I am now editing on DaVinci Resolve and more than happy to recommend this Fairlight tutorial – it gives you a thorough grounding in all aspects of the software.
Mark W. (verified owner) –
I’m going with four stars only because I have yet to fully tuck into the tutorial. But even after only the first 2 minutes or so this tutorial already addressed a couple of questions I’d been meaning to explore a bit more, so kudos and thank you for not just mobilizing this knowledge in very practical ways but also for offering the training at very affordable prices. I also use MZed and so the combination of that more theoretical approach and Ripple’s cut-to-the-chase pedagogy make for a powerful 1-2 punch.
Martin T. (verified owner) –
I have used Logic Pro, Izotrope, and Accusonus audio tools, but Fairlight has been a fair challenge to my skills. This video has definitely helped with that challnege!
Ever since I purchased the Motion and Final Cut Pro tutorials I have tried to purchase Ripple Training tutorials if it was an issue of becoming certified in a particular software. Live on-line training has never worked for me because, I need the time to repeat the task being shown and not just be shown it once as almost all of the on-line software training has been. I used to be so frustrated that I couldn’t keep up with the presentations, but judging from the amount of questions being asked – it seems more of a shared problem. So – now, I just watch the sessions and do my studying later from the excellent tutorials Ripple Training makes. I can repeat and watch as often as I need after I download the tutorials. I’m going through my second round of Sound Editing in Fairlight for Resolve 17 by Travis Richmond. Yeah, second time – not because things aren’t clear but because I need to repeat things until I really understand how it works. This, as are the other tutorials are excellent.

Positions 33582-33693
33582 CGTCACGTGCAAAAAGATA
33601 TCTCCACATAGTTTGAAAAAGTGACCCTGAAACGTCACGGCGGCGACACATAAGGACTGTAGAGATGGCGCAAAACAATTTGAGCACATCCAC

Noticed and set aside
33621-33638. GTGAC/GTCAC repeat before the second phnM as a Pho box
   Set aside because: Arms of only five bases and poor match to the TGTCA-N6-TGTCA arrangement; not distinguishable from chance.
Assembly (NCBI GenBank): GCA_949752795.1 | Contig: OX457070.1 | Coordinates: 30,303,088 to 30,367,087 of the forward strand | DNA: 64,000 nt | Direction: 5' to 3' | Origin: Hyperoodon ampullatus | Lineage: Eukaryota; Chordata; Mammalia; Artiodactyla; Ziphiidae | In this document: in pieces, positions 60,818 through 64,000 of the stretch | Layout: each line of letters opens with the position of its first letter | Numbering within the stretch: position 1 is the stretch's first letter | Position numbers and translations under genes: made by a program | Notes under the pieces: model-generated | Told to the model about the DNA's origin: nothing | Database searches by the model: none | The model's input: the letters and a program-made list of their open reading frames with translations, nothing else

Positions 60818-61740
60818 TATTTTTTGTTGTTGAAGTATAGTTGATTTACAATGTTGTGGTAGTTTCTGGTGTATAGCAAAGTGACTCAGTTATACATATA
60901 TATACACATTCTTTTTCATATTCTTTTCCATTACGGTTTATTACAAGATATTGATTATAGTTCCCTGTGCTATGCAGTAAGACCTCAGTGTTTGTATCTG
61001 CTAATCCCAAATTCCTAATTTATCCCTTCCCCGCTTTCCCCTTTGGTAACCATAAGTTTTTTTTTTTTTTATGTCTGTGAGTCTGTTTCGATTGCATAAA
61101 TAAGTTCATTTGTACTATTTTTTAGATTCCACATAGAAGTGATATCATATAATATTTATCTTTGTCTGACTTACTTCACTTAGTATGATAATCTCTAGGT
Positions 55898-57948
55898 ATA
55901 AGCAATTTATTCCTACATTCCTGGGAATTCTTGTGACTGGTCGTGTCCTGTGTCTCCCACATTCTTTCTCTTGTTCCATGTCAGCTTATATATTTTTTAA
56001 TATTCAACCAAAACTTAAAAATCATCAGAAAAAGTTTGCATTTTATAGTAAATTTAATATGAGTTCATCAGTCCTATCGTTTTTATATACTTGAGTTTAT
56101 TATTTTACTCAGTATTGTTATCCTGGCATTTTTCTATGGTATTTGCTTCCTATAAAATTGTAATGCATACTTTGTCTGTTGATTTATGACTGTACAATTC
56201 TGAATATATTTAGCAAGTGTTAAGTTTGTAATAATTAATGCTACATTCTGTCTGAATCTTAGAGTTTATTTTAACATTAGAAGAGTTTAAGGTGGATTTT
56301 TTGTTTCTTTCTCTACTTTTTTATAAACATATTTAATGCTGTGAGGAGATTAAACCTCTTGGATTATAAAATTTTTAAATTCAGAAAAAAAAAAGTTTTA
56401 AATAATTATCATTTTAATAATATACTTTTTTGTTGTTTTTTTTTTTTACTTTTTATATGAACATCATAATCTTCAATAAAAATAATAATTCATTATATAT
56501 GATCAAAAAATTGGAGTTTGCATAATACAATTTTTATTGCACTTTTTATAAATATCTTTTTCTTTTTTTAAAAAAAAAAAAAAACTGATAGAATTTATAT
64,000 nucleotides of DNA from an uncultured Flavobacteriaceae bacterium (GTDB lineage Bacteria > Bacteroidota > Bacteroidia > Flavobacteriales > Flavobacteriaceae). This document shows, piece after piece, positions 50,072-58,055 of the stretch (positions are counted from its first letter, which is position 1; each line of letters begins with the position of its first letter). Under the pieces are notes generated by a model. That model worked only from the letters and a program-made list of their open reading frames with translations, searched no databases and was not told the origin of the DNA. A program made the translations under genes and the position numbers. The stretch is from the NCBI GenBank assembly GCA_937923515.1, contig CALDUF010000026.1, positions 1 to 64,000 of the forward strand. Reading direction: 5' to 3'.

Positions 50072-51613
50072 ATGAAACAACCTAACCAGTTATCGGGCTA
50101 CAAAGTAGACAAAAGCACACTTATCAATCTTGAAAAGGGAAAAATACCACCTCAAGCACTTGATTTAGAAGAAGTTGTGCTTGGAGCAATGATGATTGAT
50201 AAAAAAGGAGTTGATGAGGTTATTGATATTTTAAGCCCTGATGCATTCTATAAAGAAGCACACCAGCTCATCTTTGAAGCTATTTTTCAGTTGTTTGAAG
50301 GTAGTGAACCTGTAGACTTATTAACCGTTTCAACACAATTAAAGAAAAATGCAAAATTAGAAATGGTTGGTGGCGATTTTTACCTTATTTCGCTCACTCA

Mohit D. –
This tutorial was my third purchase on Ripple Training and again I absolutely loved the course and very happy with my purchase decision. I am not an editor or a filmmaker, I am just a youtube starter but wanted to learn. 100 Percent, I recommend this Fairlight course to everyone who wants to learn. Thank you, Travis. You are a great and very talented person.
Matthew S. (verified owner) –
Very nicely done. This was mostly new to me, and gave me a much better sense of the flow of work, and what’s possible. Lots to learn! I also appreciated that you note some areas where Fairlight could be improved–I hope Blackmagic listens. What would be a very helpful extension of this tutorial would be some lessons on how to cope with common audio problems. Hums and similar things are mentioned here already, but more along these lines would help. For example, isolating one person’s voice when there is background crowd noise, eliminating sounds of aircraft or cars, dealing with echoes, and adjusting for various types of musical sounds. Many of us do not have sound studios and have to deal with outdoor recordings or other noises that penetrate our recording sites, and any guidance on good ways to deal with such challenges would be much appreciated. Finally I’m curious why the one element of Resolve that is focused on audio has the name Fairlight. 🙂 Thanks for the fine job.